REPORT: Health Coverage Remains Out of Reach for Millions of Low-Wage Workers
Companies that employ low-wage workers are increasingly cutting worker hours, using independent contractors, and exploiting other methods of getting around the Affordable Care Act‘s employer-insurance mandate, a December 28 USA Today report found.
These practices are particularly harmful to low-income workers in the 20 states that have chosen not to expand Medicaid, the report says.
As many as five million working poor are “caught in a health care netherworld,” priced out of coverage through health insurance exchanges, denied access to Medicaid, and shut out of employer-sponsored coverage, USA Today reporters Jayne O’Donnell and Laura Ungar write.
Hundreds of thousands of those workers are direct-care workers, as reported in the 2015 PHI study, Too Sick to Care, which focuses specifically on workers living in states that have not expanded Medicaid.
Avoiding the Mandate
The USA Today report says that up to 20 percent of businesses have either cut workers’ hours, or plan to do so, in order to avoid the insurance mandate.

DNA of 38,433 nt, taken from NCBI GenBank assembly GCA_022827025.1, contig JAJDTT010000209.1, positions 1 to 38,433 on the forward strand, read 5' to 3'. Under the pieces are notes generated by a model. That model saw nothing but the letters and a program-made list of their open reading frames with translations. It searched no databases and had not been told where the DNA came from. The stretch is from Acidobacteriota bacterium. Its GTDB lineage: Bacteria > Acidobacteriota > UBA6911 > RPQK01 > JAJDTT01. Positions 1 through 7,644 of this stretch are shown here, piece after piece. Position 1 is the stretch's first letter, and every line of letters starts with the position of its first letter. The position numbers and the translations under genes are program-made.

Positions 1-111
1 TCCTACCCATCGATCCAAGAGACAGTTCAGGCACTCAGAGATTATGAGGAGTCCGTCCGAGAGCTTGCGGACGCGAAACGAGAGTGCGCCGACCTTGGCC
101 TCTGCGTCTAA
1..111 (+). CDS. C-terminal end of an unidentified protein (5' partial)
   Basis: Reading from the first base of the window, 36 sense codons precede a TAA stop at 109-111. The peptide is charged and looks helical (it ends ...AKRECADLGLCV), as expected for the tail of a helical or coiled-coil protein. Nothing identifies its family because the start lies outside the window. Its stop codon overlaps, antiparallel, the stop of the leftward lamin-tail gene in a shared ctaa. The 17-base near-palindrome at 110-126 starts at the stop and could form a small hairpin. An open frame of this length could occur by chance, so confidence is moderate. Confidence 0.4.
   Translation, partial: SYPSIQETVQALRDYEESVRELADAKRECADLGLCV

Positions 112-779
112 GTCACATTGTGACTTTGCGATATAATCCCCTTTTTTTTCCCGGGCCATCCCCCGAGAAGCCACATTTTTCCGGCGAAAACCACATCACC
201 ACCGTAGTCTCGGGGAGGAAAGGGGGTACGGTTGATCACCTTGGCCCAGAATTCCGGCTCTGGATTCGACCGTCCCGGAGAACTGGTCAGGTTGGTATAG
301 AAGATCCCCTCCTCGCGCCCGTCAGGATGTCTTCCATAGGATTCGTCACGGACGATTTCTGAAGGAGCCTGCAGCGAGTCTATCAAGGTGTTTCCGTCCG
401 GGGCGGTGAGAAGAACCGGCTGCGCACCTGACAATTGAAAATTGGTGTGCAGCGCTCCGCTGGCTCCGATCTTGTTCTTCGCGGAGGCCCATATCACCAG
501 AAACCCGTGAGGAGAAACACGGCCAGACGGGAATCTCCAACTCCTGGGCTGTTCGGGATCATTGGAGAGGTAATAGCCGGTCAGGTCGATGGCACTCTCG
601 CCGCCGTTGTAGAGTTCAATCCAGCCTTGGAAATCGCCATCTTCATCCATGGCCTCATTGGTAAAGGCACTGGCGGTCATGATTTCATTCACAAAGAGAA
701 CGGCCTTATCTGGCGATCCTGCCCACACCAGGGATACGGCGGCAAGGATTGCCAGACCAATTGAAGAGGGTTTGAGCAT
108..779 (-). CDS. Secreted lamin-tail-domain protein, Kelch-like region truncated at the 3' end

Bill Redfern, owner of the home care agency iCare, told O’Donnell and Ungar that his franchisees would like to give workers full-time hours and health coverage, but “that’s like handcuffs…. If you want to be competitive, you can’t be cutting into your margins.”
A 2012 report from Franchise Business Review, a market research firm, shows that home health care places in the top-five most profitable franchised businesses in the country, with profit margins as high as 40 percent.
Additionally, O’Donnell and Ungar present evidence suggesting that both private and public employers are increasingly using labor provided by independent contractors to get around paying for insurance. Under the Affordable Care Act, only full-fledged employees are required to receive insurance from their employers.
In December, the National Employment Law Project issued a report showing that home care workers are particularly vulnerable to being misclassified as independent contractors, and thus denied employer-sponsored coverage.
— by Matthew Ozga